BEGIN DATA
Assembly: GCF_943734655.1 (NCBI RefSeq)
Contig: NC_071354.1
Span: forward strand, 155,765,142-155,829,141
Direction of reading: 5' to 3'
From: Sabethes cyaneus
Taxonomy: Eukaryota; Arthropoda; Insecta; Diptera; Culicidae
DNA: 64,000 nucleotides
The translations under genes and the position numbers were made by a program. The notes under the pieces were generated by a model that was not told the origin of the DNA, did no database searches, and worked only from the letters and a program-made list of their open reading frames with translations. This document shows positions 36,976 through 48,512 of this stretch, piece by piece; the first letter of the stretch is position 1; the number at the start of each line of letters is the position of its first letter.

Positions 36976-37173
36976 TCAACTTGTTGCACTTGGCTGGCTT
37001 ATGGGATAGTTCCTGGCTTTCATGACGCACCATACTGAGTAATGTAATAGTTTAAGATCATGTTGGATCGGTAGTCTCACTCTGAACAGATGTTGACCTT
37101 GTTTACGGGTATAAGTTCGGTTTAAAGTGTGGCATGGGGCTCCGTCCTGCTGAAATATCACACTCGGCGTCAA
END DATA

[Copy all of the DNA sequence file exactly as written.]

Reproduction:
Assembly: GCF_943734655.1 (NCBI RefSeq)
Contig: NC_071354.1
Span: forward strand, 155,765,142-155,829,141
Direction of reading: 5' to 3'
From: Sabethes cyaneus
Taxonomy: Eukaryota; Arthropoda; Insecta; Diptera; Culicidae
DNA: 64,000 nucleotides
The translations under genes and the position numbers were made by a program. The notes under the pieces were generated by a model that was not told the origin of the DNA, did no database searches, and worked only from the letters and a program-made list of their open reading frames with translations. This document shows positions 36,976 through 48,512 of this stretch, piece by piece; the first letter of the stretch is position 1; the number at the start of each line of letters is the position of its first letter.

Positions 36976-37173
36976 TCAACTTGTTGCACTTGGCTGGCTT
37001 ATGGGATAGTTCCTGGCTTTCATGACGCACCATACTGAGTAATGTAATAGTTTAAGATCATGTTGGATCGGTAGTCTCACTCTGAACAGATGTTGACCTT
37101 GTTTACGGGTATAAGTTCGGTTTAAAGTGTGGCATGGGGCTCCGTCCTGCTGAAATATCACACTCGGCGTCAA